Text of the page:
Named Executive Officer

   Annualized 2018 Base Salary        Annualized 2017 Base Salary       % Change  

  Andrew P. Callahan (1)

   $ 825,000        N/A       -  

  Thomas A. Peterson

   $ 375,000      $ 325,000       15

  Andrew W. Jacobs

   $ 435,625      $ 425,000       3 % (2) 

  Michael J. Cramer

   $ 360,000      $ 334,382       8

  Jolyn J. Sebree

   $ 360,000      $ 330,414       9

  William D. Toler (1)

   $ 540,000      $ 540,000       -  

  Stuart S. Daley (1)

   $ 276,000        N/A       -  

 

(1)

Value represents annual base salary. Each of Messrs. Callahan, Toler and Daley only received a pro-rata salary for his respective time as a NEO during 2018.

 

(2)

Consists of a cost of living adjustment provided to employees not subject to a collective bargaining agreement.

 

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Short-Term Incentive Plan

We established the 2018 STI Plan (the “STI Plan”) with the intent to focus our senior leadership on driving business results that will lead to stockholder value creation. No incentive is payable in the event that threshold adjusted EBITDA performance levels are not achieved, as was the case in 2018. We set goals across three key metrics which we believe support stockholder value growth. Metrics and weighting in the 2018 plan include:

 

Metric

      Weighting         

Considerations

  Net Revenue

    40%             

•   Focuses the management team on delivering topline growth

  Adjusted EBITDA

    40%             

•   Requires both topline growth as well as efficiency and cost control to deliver strong results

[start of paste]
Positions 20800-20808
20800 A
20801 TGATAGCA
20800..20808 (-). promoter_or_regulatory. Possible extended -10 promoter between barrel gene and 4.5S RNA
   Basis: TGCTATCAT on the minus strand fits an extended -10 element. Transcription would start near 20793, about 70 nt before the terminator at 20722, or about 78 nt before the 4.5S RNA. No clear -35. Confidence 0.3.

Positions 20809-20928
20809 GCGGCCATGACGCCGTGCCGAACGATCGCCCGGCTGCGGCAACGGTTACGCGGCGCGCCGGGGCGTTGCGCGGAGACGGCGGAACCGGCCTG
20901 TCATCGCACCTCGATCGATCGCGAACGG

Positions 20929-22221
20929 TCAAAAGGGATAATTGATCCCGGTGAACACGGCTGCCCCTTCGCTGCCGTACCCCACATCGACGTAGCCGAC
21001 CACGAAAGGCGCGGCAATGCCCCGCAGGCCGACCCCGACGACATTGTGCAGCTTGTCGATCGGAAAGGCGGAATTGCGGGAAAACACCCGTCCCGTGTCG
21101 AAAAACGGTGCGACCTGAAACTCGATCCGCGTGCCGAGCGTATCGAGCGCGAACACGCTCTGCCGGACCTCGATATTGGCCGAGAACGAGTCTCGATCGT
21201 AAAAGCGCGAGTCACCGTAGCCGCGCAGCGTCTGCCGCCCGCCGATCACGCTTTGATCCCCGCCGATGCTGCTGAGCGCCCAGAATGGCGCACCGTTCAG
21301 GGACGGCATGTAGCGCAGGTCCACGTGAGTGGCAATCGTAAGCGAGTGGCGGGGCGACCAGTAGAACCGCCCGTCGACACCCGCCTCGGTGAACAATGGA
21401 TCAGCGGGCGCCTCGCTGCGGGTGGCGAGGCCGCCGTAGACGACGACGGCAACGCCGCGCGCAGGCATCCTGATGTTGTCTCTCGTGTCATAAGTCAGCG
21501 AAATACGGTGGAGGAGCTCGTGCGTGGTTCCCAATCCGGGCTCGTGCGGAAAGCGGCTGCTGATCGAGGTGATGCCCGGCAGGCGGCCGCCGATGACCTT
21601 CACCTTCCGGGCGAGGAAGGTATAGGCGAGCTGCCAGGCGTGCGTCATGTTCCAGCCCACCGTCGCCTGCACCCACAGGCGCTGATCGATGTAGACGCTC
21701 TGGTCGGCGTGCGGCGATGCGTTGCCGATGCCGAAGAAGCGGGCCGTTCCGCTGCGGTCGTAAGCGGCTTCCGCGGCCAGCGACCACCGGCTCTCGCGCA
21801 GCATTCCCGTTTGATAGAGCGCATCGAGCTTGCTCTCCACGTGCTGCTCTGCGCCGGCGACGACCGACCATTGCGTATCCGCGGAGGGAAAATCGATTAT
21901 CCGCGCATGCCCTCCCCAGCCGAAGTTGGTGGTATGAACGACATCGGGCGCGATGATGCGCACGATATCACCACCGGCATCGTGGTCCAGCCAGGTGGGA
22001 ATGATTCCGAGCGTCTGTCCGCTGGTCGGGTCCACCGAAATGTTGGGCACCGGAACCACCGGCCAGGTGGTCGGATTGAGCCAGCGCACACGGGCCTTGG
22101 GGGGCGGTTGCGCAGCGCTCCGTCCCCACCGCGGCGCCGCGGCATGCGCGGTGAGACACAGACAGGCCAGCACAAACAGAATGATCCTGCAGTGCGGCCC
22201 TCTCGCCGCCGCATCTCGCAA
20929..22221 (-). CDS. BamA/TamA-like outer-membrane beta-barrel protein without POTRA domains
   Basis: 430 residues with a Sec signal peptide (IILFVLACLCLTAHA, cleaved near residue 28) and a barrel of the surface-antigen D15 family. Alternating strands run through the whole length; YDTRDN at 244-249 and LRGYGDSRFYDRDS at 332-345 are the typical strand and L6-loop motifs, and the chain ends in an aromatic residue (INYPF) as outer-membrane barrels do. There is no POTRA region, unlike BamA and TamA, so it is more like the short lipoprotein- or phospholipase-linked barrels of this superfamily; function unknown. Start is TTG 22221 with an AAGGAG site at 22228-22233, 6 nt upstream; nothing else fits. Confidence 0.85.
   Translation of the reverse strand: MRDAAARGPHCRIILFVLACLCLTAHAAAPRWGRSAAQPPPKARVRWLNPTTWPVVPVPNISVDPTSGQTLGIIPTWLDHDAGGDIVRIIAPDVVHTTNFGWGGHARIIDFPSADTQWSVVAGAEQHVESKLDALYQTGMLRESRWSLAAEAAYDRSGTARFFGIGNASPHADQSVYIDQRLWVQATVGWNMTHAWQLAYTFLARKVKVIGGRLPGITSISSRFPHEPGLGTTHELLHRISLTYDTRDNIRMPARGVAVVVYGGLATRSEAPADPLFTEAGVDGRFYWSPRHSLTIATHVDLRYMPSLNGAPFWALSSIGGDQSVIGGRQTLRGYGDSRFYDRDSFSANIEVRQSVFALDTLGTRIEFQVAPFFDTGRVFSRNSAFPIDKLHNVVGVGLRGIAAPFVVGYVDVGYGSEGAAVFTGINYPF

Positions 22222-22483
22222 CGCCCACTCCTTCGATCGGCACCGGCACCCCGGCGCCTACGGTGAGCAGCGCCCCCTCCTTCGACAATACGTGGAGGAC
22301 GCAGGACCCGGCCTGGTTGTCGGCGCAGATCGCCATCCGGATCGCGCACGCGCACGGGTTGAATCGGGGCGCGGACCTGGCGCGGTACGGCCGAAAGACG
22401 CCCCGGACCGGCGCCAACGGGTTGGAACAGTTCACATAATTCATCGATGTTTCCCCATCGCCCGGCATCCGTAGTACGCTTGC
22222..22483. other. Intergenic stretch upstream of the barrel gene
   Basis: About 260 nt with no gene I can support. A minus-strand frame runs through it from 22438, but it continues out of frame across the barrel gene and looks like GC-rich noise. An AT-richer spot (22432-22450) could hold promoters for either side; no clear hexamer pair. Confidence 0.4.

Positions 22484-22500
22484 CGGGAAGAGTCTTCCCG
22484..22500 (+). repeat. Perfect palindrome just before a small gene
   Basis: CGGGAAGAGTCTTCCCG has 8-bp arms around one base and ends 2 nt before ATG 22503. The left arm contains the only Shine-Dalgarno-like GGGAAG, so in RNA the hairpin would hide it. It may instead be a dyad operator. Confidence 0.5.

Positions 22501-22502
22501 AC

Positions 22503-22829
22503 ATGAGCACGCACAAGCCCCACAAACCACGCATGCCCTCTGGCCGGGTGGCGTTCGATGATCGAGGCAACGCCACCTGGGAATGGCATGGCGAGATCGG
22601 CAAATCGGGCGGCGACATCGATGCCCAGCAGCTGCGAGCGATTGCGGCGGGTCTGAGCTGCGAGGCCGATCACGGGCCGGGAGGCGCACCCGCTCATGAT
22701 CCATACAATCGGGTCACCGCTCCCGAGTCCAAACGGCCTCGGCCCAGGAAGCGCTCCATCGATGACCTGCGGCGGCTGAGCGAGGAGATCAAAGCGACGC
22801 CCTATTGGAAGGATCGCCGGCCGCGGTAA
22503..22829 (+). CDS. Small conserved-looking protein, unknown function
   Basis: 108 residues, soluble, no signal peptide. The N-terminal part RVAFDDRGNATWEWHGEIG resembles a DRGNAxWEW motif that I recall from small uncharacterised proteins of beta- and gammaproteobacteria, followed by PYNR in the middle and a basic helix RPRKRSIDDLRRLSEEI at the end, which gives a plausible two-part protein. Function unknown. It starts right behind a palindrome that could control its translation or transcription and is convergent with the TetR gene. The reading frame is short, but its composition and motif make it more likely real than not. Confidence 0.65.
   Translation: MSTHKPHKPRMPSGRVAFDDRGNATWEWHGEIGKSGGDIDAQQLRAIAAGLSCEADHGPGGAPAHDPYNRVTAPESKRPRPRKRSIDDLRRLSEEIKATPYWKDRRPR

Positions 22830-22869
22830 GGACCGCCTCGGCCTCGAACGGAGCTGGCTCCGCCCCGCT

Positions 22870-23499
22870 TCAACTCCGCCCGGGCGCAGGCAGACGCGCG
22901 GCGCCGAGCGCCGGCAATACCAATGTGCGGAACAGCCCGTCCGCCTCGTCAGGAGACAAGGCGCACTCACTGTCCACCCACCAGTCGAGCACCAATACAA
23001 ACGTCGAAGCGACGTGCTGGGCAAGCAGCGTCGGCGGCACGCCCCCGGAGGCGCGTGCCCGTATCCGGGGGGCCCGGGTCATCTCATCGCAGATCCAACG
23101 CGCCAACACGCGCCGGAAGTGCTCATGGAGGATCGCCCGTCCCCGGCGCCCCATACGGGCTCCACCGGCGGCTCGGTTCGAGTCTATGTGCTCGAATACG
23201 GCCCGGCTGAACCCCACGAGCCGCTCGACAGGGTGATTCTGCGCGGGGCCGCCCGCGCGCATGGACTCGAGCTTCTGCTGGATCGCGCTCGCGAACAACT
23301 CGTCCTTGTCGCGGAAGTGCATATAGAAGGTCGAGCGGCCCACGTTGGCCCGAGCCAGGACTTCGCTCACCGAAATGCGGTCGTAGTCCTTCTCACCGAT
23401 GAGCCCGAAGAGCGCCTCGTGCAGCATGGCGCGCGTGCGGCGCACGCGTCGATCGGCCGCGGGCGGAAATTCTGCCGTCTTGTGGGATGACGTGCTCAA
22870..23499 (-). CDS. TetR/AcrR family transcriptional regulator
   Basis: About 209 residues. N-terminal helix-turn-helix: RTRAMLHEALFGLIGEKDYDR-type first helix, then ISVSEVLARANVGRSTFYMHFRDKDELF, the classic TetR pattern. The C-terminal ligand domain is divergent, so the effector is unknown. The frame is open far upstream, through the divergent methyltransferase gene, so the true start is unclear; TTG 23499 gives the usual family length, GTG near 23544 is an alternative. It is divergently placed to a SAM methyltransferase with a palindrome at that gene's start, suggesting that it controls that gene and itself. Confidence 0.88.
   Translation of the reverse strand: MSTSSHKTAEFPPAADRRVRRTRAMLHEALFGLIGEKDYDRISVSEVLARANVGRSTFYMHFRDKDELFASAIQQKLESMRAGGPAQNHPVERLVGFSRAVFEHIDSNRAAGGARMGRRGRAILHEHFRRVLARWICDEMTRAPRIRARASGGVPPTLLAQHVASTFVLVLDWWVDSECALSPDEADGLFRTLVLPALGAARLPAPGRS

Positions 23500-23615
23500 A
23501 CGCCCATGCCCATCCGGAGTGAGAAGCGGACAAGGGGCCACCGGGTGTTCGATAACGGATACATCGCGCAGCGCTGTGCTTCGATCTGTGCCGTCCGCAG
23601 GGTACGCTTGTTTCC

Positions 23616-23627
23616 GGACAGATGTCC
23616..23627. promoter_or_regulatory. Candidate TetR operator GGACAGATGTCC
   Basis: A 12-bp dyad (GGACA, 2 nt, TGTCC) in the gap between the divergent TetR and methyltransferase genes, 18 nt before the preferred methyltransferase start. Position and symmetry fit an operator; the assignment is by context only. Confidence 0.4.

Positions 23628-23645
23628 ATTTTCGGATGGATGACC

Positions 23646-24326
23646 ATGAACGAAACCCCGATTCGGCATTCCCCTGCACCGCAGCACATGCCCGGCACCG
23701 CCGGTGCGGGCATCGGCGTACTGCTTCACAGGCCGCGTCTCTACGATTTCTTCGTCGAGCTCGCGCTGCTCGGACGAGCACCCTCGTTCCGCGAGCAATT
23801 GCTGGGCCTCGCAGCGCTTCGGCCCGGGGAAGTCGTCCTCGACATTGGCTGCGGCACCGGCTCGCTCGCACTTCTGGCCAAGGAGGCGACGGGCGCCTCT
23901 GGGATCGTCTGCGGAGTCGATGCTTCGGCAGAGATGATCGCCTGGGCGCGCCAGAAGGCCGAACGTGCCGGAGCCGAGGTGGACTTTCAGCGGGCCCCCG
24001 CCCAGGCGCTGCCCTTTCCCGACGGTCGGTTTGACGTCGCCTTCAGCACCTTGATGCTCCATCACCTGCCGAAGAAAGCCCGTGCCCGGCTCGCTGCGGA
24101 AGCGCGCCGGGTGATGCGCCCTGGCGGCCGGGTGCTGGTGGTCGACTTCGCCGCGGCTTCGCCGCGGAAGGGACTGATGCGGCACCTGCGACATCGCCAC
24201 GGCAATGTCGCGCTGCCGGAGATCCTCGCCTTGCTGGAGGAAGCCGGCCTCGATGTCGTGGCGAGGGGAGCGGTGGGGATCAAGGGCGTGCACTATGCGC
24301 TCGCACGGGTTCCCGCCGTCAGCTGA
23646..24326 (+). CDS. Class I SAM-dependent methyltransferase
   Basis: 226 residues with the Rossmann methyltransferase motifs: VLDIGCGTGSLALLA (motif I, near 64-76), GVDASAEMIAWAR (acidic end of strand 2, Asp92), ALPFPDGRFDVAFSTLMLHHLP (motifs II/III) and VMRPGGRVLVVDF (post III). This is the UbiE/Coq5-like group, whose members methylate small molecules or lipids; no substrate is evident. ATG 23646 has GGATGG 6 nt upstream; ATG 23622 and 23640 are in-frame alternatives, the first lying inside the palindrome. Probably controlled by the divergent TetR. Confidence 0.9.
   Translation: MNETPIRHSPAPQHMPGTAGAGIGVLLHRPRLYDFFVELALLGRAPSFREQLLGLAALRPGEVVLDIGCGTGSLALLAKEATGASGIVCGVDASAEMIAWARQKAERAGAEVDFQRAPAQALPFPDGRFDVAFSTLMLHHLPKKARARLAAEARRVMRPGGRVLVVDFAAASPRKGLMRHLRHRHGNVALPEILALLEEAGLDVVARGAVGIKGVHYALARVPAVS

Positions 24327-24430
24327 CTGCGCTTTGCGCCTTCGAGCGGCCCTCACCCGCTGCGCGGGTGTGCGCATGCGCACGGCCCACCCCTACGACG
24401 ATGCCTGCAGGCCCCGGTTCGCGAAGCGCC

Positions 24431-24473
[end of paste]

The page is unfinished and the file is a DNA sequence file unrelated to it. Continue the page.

•   Is a strong driver of stockholder value creation in the packaged foods and beverages sector

•   Threshold performance level is required to fund any bonus across all three metrics

  Strategic Metrics

    20%             

•   Provides a focus on key initiatives to position us for growth and stockholder value delivery

•   Requires at least threshold EBITDA achievement to fund any bonus values for Strategic Metrics

Upon attainment of threshold, we would pay based on achievement of each individual metric. Target achievement for all three metrics would result in 100% of the target payout. The maximum potential bonus is 180% of target for maximum achievement on all three metrics.

Target bonus opportunities for the NEOs under the STI Plan were set in the first quarter of 2018 by the Committee based on comparisons to market practices and with consideration of factors such as experience, prior opportunity levels, and expected impact to the business. The target levels of performance were determined based on the Company’s Annual Operating Plan. Other than Messrs. Toler and Metropoulos, each NEO was eligible for an annual bonus in 2018 under the STI Plan. We believe that annual bonuses based on performance serve to align the interests of management and stockholders. 2018 Target STI Plan opportunities for our NEOs are detailed below: